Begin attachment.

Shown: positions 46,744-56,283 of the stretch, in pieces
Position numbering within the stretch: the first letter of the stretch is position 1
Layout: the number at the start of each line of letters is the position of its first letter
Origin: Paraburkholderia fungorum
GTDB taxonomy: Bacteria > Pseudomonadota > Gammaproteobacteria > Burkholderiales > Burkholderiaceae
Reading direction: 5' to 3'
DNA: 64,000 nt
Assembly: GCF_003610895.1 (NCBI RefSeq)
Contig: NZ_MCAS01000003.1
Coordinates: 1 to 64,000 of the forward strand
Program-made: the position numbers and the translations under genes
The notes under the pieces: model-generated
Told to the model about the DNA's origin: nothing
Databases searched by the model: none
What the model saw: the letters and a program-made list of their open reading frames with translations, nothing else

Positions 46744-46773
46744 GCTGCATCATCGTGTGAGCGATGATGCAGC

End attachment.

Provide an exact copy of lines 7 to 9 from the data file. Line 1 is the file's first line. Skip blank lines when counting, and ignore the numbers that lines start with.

DNA: 64,000 nt
Assembly: GCF_003610895.1 (NCBI RefSeq)
Contig: NZ_MCAS01000003.1